Day one of the UNESCO workshop

Saturday 26 September, 2009 – Mogao, Gansu, Western China

First session of the conference at Mogao
First session of the conference at Mogao

Advancing sustainable Tourism at Cultural and Natural Heritage Sites: A Workshop

Dunhuang, China 26-29 September 2009

The workshop began with a gaggle of dignitaries from the local Gansu provincial government as well as from Beijing, plus key international guests. As the workshop is sponsored and partly organised by the Australian government, Graham Meehan, the Australian Charge d’Affaires had made his way over from Beijing.

Mr Chau from the Tourism Authority of China

Mr Chau highlighted the growth of tourism in China and at Mogao.

  • By 2015 China will be one of the world’s most important tourism destinations
  • Mogao is an important tourism asset
  • It’s important for China to build its capacity to manage responsible tourism development at cultural heritage sites
  • He noted that in the last year (during the global economic crisis) there had been a downturn in tourists at Mogao, and that it was important for them to develop their marketing capacity and knowledge.

Neville Agnew

Clearly the senior partner from the Getty Conservation Institute team, discussed its involvement in Mogao, including the development of the China Principles conservation framework in 2002 and in some detail about the Institute’s work in Cave 85, in which testing of different lighting methods is being undertaken.

Mrs Fan, the Director of the Dunhuang Academy.

Director, Madam Fan gave the first keynote address, on conservation and management at Mogao. Mogao’s position on the Silk Road was at the crossroads of various routes, so the area became an important cultural intersection between the Han Chinese and western Buddhism. The caves date from 366AD and continued being constructed and decorated for the best part of 1000 years.

  • The entire site, in which caves have been cut into the conglomerate escarpment, is 1700m long and has 735 caves and paintings covering 45,000m2 of wall paintings as well as sculptures, wooden frontages of some caves, and the library caves.
  • The ‘Northern section’ has caves that are largely undecorated and used by the monks of the area for accommodations, meditation cells and as tombs. It was listed as a World Heritage Site in 1987. The caves were opened to the public in 1979.
  • There was little or no ‘management’ of the grottoes from the sixteenth century until the Dunhuang Academy was established in 1947.
  • The regulatory framework includes the World Heritage Convention, the Cultural Relics Preservation Regulations of the People’s Republic of China, ICOMOS, the China Principles.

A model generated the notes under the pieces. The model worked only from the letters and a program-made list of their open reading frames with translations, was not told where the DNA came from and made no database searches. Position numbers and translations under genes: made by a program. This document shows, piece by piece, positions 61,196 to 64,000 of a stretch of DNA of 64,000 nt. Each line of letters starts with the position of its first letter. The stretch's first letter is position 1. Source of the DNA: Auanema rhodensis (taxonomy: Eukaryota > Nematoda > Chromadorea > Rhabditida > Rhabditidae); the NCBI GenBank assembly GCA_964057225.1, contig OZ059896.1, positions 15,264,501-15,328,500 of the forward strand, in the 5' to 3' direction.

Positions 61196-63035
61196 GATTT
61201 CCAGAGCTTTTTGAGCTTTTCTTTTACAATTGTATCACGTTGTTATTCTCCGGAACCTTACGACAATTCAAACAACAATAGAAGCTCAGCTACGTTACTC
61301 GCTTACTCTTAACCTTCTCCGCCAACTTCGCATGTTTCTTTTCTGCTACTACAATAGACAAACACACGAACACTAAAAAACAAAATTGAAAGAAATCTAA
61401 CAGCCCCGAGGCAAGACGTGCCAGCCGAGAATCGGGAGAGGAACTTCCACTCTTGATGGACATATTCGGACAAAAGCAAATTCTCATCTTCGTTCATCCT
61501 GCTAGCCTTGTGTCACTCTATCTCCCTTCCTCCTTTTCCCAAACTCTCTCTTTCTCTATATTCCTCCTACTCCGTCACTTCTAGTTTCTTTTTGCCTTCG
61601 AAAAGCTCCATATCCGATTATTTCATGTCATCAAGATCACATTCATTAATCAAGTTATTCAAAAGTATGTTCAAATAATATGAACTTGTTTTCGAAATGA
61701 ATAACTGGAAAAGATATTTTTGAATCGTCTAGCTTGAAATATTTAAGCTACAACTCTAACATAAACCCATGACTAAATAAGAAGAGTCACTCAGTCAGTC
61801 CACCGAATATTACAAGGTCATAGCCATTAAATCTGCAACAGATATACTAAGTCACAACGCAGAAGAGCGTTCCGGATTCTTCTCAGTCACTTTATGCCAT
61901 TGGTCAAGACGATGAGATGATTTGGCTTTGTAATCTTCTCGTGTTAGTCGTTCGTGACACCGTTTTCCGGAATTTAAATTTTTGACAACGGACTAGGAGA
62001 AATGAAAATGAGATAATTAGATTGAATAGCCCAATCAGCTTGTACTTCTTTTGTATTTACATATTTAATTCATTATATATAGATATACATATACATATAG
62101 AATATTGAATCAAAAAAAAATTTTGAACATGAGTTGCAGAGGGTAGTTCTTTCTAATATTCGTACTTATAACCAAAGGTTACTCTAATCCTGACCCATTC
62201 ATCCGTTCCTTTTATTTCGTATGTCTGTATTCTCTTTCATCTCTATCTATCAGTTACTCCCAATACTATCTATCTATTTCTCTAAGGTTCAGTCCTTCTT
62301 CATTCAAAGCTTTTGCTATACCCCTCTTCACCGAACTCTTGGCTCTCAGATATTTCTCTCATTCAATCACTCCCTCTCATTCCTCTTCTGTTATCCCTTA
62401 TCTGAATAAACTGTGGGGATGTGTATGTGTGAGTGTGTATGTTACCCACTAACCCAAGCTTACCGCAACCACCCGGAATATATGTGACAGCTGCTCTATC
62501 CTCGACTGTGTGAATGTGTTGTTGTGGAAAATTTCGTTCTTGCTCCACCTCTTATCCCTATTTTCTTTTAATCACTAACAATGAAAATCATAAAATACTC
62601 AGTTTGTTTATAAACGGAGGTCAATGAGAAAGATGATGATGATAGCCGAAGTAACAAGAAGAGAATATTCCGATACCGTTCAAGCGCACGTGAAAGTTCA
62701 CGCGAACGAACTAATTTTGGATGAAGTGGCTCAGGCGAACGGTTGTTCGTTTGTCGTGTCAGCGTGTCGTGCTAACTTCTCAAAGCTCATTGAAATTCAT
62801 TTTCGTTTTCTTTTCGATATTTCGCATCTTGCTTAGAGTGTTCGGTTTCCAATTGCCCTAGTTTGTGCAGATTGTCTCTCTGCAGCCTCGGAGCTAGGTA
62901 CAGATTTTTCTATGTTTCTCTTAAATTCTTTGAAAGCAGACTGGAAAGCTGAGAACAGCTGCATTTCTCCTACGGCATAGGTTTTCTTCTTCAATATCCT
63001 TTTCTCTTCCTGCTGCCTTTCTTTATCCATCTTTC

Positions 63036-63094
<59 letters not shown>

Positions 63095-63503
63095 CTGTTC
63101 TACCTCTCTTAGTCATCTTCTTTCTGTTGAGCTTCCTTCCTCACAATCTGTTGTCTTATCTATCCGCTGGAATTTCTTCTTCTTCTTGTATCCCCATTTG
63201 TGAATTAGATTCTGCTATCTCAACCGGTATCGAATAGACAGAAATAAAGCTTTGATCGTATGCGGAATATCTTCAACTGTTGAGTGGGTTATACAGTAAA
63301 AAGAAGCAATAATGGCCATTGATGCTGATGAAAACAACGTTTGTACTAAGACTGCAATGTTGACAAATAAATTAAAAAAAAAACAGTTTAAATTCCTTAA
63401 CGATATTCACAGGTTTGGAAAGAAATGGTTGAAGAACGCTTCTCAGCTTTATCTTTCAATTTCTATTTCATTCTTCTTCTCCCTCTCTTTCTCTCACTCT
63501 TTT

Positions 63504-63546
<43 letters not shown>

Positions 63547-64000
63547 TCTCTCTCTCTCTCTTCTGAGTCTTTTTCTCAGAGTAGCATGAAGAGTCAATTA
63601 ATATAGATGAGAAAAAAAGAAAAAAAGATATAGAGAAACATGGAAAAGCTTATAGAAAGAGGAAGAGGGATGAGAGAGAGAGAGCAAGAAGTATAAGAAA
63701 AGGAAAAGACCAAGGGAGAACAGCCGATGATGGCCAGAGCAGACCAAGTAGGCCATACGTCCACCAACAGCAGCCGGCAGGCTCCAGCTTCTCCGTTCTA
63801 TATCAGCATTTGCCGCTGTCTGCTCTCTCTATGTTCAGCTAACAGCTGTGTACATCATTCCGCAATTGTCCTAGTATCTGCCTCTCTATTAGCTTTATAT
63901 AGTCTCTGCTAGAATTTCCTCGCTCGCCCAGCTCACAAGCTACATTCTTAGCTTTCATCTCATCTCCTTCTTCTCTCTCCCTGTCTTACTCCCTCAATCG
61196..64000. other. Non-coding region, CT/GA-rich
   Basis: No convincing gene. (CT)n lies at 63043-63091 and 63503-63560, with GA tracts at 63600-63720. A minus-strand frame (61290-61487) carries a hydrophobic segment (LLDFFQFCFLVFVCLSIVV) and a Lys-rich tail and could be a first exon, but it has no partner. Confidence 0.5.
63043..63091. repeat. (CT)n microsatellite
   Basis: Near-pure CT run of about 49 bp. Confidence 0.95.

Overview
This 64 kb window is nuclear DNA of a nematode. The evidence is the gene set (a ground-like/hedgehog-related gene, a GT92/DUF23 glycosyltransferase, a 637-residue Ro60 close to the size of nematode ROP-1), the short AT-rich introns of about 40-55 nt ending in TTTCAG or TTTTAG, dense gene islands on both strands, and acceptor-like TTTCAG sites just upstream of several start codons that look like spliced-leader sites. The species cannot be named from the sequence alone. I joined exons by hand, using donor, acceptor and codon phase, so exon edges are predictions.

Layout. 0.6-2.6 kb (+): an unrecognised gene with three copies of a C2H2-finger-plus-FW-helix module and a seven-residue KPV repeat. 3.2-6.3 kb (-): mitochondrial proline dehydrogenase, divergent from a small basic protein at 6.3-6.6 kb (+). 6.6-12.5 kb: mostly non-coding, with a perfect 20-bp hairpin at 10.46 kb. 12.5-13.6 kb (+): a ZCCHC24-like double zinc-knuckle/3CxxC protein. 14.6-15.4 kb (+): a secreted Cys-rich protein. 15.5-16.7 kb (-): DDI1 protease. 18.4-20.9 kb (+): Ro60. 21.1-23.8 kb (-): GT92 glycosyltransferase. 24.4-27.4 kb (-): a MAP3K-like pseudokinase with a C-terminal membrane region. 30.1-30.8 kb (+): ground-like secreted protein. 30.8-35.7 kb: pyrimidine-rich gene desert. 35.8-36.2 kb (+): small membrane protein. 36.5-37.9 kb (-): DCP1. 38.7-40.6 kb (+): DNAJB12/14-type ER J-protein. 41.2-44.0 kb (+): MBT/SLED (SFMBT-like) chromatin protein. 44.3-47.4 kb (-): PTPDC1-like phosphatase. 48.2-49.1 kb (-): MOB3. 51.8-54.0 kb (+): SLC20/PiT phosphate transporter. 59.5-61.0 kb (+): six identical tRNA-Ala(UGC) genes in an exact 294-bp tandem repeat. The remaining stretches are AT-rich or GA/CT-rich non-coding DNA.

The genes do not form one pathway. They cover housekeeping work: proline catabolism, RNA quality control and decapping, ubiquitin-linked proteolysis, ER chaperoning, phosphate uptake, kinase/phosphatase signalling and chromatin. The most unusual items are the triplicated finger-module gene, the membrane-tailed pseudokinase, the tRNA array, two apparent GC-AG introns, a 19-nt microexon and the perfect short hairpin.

• The Conservation Management Plan currently in place covers the period 2006-2025. 

    Staffing

  • National Centre for Wall Painting Conservation – 266 employees, 187 professionals, 32 descriptions in 18 departments.

Conservation of Fabric

  • State funding including stabilisation of cliff face and pathways
  • Partnership with Getty Conservation Institute (GCI) – 17 years to sold ‘cancer’ of wall painting and develop treatment for most common forms of deterioration.

Conservation of the setting

  • Geography, ruins, desert oasis, temple forts, sand control
  • Monitoring major and micro climates, including monitoring of visitor impacts on microclimates within caves

Challenges

  • Six million people have visited the caves since 1995, and the service industry, especially tourism, now makes up 50% of local GDP
  • Most of the caves are quite small
  • In 2007, there were 550,000 visitors, with most – 355,000 – coming from July-September. There are sometimes more than 5,000 visitors per day.
  • This is forecast to rise to between 640,000 and 1.6 million per year, or between 8-16,000 visitors per day
  • Overcrowding is a problem at peak times
  • The Academy’s aim is to improve presentation, using guides and other means of interpretation

Visitor Carrying Capacity Study

  1. CO2 impacts – rapid buildup, slow dispersal
  2. Relative humidity is the major factor in deterioration, as moisture reacts with salts in the rock

Solutions

  1. Improve monitoring of climate and visitor numbers
  2. Criteria for selection of which caves to open have been developed
  3. Bookings and reservation system to control visitor flow
  4. Various routes through the site can be used, depending on which caves are open and visitation levels.
  5. Routes and opening times are adjusted to better cope with numbers
  6. Improve visitor facilities, including guiding / interpretation/narration

Interpretation

  1. Exhibition hall, including replica caves
  2. Library cave exhibition
  3. History of the Academy
  4. Access to these areas is FOC